from these sole proprietors to verify the number of
employees cited on their grant applications before
approving & disbursing the grants,” Ware said in his report.
By his calculation, those applicants were eligible for
only $704 million of the $5.2 billion they received.
Earlier watchdog reports had pointed to deep problems in
the Economic Injury Disaster Loan pgm’s fraud safeguards.
Ware’s office warned in July 2020 of “potentially rampant
fraud” because of the pgm’s nearly nonexistent guardrails,
& a Bloomberg article last year described how almost
comically easy it was to scam the system. It cited how-to
videos that circulated on YouTube with titles like “$10k
SBA Loans & GRANTS Got The STREETS Going CRAZY!”
In a statement, the agency noted that the loan policy
began during the Trump admin and said the Biden admin’s
disaster loan team had identified and worked on risk
Senator Benjamin L. Cardin, the Maryland Democrat who
spearheaded the grant legislation, said the agency had
thoroughly bungled the program.
“When Congress drafted the CARES Act, our intent was for
S.B.A. to provide all businesses with E.I.D.L. Advance
grants worth $10,000,” he said. “Not only did the Trump
admin limit grants to $1,000 per employee, it failed to
enforce its own policy.”
In a written response included in the report, James E.
Rivera, the head of the unit that ran the program, said
the agency was required by the CARES Act to accept
applicants’ self-certifications that they qualified.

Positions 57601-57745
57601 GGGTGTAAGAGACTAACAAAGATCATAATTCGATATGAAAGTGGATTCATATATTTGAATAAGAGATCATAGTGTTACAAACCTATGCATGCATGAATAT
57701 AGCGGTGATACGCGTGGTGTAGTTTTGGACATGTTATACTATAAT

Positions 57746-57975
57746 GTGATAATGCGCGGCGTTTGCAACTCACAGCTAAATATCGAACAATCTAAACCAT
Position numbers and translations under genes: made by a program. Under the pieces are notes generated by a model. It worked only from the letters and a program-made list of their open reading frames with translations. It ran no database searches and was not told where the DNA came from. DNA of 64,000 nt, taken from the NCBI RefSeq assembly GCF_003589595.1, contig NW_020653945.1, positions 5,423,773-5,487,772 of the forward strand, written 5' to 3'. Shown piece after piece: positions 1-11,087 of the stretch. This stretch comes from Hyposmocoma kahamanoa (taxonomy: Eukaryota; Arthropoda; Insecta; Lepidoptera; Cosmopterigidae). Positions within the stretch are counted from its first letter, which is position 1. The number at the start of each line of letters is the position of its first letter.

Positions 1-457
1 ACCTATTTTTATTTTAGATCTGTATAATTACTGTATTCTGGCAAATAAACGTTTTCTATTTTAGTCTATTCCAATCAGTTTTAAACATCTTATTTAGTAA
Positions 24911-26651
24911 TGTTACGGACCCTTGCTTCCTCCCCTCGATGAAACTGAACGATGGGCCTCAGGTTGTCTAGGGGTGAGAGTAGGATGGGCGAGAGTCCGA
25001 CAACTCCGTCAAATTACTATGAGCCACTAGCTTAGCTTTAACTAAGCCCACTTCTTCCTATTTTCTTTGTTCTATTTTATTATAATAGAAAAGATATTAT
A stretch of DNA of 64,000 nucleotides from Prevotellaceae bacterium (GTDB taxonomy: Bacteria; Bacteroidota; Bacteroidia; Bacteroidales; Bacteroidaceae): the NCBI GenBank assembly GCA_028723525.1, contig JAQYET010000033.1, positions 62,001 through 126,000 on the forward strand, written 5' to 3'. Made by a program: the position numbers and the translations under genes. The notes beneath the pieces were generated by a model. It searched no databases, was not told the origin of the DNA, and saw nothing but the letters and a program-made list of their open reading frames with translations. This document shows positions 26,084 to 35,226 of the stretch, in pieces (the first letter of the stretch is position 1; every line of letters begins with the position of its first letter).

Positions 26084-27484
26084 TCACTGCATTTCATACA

He also said that the lack of an Employee I.D. Number on
the application form was not proof that the applicant
did not possess one.
Mr. Ware criticized those responses.
“The CARES Act mandate for S.B.A. to accept applicant
self-certification does not relieve the agency of its
fiduciary responsibility to the taxpayers to detect and
prevent fraud,” he wrote.
Ware recommended that the govt try to reclaim the $4.5
billion it overpaid. He suggested that the agency seek
proof from applicants who claimed to have employees,
request reimbursement from those who don’t provide it, &
refer suspected fraudulent cases to the inspector general’s
criminal investigation division, which works with outside
agencies like the FBI.
Rivera said in his response that the agency would hire
an outside contractor to review the grants, and would
“develop an appropriate plan to remedy cases identified
where the applicant provided false info.”
He said one option for recovering funds is the Treasury
Dept’s Offset Program, which seizes tax refunds and other
federal payments to settle debts.
The Justice Dept has already prosecuted hundreds of cases
involving fraudulent claims across the govt’s $1 trillion
small business pandemic relief programs, reclaiming over
But that is only a sliver of the amount lost to bogus
claims. A March memo by the House Select Subcommittee on
the Coronavirus Crisis identified an estimated $84 billion
in suspected fraud in the P.P.P. and E.I.D.L. programs
after the Trump admin “refused to implement basic controls.”
Ware told a House committee in April that his office had
opened more than 400 cases involving the agency’s assorted
“Fraud investigations will be a decades-long effort,” he said.